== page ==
I bet you want to know: how do I get around? It’s a fair question. My vision is 6/120, meaning at 6 metres I see what you see at 120 meters. Big difference. Oh that’s only out of my peripheral vision, I’m totally blind in my central vision.
But I play ice hockey. I run. I surf. I SCUBA dive. I cycle competitively for Australia, even. I do it without a cane, a dog and, often, solo. Nine times out of ten the people around me have no idea I’m legally blind—but once they find out, the next question is almost always the same: how? How did I get out the door and down the block? How did I catch that giant wave and ride it to shore? Am I scared to fall? To trip? To get stuck or lost or into a hairy situation?
My short answer? First, YES, I do think about all of those things. But guess what? Living my life with macular dystrophy has taught me a critical lesson: to trust, and not just in the traditional sense. I have to trust that things will be as they should be when I walk out that door. Then, I have to trust the footpath I’m on is the same it was yesterday, last week or last month. Easy enough, right? Then there’s the logic piece—I have to trust in basic human logic (my own, specifically) and what, simply, makes sense in the universe. Ninety nine percent of the time that trust and, with it, keen senses, logic and a solid memory are all I—or anyone—need to navigate any situation.
That’s the core 99%—so what about the other 1%? Those are the scenarios when I trip, fall, stumble or, sometimes, worse. But I can’t live my life in the 1%, and neither should you.
I acknowledge, though, that it can be harder to do then it sounds. We’re hardwired to avoid pain even more than we seek out pleasure—so building up the 1% is a biological imperative, really. But it’s critical here to take a step back. While I know it’s possible I’ll crash my bike, slip on the sidewalk or get pulled under unexpectedly, it’s overwhelmingly more likely that I won’t. And I’ll take those odds.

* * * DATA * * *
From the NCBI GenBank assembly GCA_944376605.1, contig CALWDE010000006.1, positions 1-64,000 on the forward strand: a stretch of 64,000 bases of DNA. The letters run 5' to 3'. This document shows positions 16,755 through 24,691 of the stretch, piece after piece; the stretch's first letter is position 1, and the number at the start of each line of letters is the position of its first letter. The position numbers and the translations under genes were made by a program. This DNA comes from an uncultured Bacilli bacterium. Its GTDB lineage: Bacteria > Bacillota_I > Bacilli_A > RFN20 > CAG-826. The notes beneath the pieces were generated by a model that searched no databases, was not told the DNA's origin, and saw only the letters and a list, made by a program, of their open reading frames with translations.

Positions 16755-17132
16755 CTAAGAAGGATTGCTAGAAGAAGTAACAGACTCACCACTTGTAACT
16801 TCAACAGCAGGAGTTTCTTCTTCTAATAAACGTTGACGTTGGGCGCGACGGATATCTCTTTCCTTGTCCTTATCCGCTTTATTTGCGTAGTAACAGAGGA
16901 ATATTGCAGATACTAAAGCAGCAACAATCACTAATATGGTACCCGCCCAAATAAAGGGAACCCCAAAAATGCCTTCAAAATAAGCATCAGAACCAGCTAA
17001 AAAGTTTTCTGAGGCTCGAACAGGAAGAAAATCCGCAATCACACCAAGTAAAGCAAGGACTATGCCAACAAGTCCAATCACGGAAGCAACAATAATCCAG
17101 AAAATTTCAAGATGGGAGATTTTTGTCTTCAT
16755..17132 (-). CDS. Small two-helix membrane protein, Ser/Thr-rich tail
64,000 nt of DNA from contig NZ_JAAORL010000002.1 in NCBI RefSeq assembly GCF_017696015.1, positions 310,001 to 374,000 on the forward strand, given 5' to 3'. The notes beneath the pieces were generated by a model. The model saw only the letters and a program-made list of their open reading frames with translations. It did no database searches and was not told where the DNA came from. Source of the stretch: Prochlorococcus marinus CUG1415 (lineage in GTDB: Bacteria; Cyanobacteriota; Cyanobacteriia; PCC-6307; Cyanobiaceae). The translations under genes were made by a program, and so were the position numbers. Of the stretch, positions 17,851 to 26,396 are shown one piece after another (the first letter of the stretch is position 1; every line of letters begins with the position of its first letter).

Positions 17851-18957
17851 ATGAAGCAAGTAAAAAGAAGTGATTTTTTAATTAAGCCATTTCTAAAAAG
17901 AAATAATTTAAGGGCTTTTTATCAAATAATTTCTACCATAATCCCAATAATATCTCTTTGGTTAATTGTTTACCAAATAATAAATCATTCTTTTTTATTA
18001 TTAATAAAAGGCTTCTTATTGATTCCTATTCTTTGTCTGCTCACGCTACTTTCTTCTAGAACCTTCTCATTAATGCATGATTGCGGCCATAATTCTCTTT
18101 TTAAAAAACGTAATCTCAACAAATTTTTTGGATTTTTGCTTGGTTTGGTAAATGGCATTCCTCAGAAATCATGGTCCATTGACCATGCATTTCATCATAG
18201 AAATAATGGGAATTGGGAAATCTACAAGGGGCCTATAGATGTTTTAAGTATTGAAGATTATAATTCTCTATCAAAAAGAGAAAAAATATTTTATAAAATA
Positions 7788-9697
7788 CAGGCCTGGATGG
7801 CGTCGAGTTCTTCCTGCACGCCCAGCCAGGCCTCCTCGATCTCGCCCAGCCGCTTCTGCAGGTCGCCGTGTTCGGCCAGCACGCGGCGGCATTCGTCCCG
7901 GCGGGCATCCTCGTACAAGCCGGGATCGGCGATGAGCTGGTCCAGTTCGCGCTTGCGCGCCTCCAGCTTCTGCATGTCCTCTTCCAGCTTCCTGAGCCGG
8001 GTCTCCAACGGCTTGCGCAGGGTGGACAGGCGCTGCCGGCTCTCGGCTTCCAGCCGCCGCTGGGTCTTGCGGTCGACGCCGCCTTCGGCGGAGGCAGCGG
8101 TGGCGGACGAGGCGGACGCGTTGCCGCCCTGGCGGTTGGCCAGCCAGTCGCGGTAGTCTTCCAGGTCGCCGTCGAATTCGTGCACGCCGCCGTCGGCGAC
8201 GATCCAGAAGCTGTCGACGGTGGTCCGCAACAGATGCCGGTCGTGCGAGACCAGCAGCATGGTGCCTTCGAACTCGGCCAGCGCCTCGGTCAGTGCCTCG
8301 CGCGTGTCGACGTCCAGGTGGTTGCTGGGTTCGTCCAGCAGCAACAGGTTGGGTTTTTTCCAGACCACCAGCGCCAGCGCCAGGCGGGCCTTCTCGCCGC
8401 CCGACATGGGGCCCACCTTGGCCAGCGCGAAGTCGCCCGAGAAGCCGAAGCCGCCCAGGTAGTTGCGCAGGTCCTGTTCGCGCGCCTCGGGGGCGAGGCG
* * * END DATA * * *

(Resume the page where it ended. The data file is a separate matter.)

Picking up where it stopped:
Granted, the more complex the task the higher that percentage rises. I once biked solo from Sydney to Melbourne—definitely a complex task from kilometer one through 1,000. But, like anything any one of us does, I weighed the possibilities, the wonder and the excitement with the risk. Would tackling this epic bike ride be balance out a 10% risk of injury, accidents or other run-ins? What about 20%? 30%? 50/50?
It’s a story for another post, but there’s definitely value here whether you’re sighted or not and, more importantly, no matter what the task at hand is. All too often we stop reaching out of fear we’ll fall short, or worse. My advice? IT HAPPENS. While 1% may be unlikely it isn’t impossible, and I prepare for that possibility every single day. But there’s a fine line between letting fear dictate your day-to-day and, simply, embracing the possibilities sitting right outside of your door.
Maybe that doesn’t get to the root of the question—how specifically I navigate in the world—but, for me, it’s at the heart of it, for sure. The tactical? More on that in the next post but, in short, it’s sound, touch, logic, trust and, even, some vision for good measure. Until then, give some thought to what’s holding you back, and then think about the 1% in play. Chances are you’ll find your motivation and